The Boss is coming back to Broadway — and much earlier than expected.
Rocker Bruce Springsteen, whose Broadway show ran at the Walter Kerr Theatre in 2017 and 2018, will play Broadway once again beginning June 26 — less than three weeks away.
That imminent start date will almost definitely make “Springsteen on Broadway” the first show to play the Great White Way since theaters were shuttered in March 2020 due to the coronavirus pandemic.
This time, the intimate concert will play at the larger St. James Theatre a few blocks away from the Kerr and run through Sept. 4.
Tickets go on sale Thursday, June 10, at noon.
Audience members will have to prove they have been vaccinated to enter — either by their paper card or the New York Excelsior Pass — suggesting that performances will be at 100 percent capacity. Anybody under the age of 16 will have to show a negative COVID test result. Entry times will be staggered, and the theater has installed new air filters.
The show’s exhaustive FAQ page does not mention mask-wearing.
However, there is already local precedent for shedding face coverings inside a theater. Closing night of the Tribeca Film Festival, on June 19, will see Radio City Music Hall at full capacity with a vaccinated, maskless crowd.
The reopening of Broadway has become something of a free for all. Initially, Gov. Cuomo announced that Broadway shows could kick off performances again Sept. 14, and heavy-hitters “Hamilton,” “Wicked” and “The Lion King” said during a celebratory “Good Morning America” appearance that they’d all start up on that day and welcome back audiences to the neighborhood.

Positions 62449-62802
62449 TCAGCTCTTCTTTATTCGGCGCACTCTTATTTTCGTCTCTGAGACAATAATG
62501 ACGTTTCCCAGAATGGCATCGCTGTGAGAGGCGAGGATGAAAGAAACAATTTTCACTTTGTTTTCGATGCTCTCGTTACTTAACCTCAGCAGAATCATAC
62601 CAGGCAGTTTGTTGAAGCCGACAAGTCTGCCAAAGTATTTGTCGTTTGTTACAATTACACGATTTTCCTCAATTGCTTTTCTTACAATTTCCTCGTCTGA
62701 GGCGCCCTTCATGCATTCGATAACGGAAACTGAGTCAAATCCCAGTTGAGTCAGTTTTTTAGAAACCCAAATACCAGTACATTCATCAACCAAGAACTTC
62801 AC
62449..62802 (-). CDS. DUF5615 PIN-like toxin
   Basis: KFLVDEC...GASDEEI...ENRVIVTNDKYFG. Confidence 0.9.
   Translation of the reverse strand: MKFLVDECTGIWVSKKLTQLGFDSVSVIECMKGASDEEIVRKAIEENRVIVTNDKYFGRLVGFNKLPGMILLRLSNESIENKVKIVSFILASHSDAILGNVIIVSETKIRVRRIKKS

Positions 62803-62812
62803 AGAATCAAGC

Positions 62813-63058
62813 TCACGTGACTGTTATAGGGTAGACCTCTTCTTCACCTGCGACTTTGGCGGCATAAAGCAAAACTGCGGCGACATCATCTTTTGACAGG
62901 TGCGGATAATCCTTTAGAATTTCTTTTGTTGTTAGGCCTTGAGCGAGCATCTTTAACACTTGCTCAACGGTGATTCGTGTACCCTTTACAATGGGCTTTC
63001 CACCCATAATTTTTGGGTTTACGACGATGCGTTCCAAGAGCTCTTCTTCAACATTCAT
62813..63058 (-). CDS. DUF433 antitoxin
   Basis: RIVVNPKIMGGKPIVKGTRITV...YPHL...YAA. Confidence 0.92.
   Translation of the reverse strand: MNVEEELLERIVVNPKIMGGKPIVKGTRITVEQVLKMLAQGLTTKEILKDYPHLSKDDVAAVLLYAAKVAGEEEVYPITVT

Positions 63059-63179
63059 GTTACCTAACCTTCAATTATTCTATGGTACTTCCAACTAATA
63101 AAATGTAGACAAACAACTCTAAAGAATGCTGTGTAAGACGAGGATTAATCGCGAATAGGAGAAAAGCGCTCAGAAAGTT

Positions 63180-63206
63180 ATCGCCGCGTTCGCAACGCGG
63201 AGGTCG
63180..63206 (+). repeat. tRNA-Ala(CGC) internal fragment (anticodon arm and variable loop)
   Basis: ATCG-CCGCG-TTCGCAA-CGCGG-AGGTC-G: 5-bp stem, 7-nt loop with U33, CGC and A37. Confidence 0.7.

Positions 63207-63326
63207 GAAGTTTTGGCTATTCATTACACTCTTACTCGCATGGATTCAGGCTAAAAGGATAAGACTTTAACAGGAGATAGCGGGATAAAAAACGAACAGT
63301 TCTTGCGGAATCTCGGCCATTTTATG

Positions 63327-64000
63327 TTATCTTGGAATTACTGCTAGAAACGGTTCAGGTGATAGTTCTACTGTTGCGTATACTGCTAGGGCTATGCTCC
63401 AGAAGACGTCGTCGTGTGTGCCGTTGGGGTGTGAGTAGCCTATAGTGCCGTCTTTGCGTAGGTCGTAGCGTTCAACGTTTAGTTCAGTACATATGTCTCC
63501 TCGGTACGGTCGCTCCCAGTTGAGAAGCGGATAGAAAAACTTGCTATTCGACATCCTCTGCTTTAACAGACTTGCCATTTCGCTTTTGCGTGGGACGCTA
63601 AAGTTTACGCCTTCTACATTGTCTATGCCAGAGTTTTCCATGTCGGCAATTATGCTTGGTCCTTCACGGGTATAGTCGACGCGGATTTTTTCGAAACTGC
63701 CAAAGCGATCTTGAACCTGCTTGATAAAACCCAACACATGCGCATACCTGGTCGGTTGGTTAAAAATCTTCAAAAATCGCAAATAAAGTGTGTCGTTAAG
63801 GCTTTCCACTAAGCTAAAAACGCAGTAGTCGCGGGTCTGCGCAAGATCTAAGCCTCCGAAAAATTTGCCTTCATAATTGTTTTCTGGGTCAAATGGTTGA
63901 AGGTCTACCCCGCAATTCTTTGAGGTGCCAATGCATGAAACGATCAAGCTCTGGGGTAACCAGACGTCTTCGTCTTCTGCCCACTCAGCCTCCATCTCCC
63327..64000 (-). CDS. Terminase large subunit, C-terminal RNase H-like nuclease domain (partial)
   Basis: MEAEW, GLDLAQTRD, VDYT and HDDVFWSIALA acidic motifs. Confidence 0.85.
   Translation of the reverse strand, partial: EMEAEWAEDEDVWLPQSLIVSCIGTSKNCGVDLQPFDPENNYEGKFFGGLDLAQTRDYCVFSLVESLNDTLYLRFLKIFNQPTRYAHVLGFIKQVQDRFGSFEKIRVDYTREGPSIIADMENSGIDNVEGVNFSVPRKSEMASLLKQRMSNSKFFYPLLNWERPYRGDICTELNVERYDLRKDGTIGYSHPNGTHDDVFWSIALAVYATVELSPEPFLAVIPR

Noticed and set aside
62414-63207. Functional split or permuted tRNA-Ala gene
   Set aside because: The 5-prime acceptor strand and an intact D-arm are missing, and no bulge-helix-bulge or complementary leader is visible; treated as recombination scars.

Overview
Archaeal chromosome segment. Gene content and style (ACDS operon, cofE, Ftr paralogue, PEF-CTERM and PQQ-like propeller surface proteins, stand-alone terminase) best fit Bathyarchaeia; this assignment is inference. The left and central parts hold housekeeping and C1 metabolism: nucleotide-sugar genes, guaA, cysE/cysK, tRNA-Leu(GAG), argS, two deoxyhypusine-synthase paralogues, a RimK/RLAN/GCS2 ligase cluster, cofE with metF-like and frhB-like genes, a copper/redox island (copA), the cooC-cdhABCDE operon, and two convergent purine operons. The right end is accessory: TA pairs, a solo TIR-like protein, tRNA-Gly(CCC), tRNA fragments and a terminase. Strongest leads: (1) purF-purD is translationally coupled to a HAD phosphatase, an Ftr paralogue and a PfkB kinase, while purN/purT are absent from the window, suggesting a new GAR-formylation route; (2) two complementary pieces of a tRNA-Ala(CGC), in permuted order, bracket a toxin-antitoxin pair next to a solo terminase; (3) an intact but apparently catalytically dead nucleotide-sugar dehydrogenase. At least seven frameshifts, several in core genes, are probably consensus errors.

Not so fast, Simba. The state’s restrictions have since been eased; a Broadway show could theoretically play to a full-capacity vaccinated crowd tomorrow if it had the means to (most do not). So, “Hadestown,” the 2019 Tony winner for Best Musical, announced it would come back Sept. 2. And “Pass Over,” which played at Lincoln Center in 2018, said it would begin previews on Broadway Aug. 4. And there will probably be even more shakeups in the schedule.
But there is no show with the ability to start earlier than Springsteen can. The small, intermission-less, acoustic performance — which was filmed for Netflix — features only the man himself on a stool with a cameo from his wife, Patti Scialfa. The couple could rehearse in their Colts Neck, New Jersey, kitchen.
And the production will have no trouble selling tickets. During its initial run, every performance was sold out, and seats popped up on the secondary market for as much as $6,700.
Since “Springsteen” will likely be the only show on Broadway for months, it will surely be one of the hardest tickets to come by — anywhere.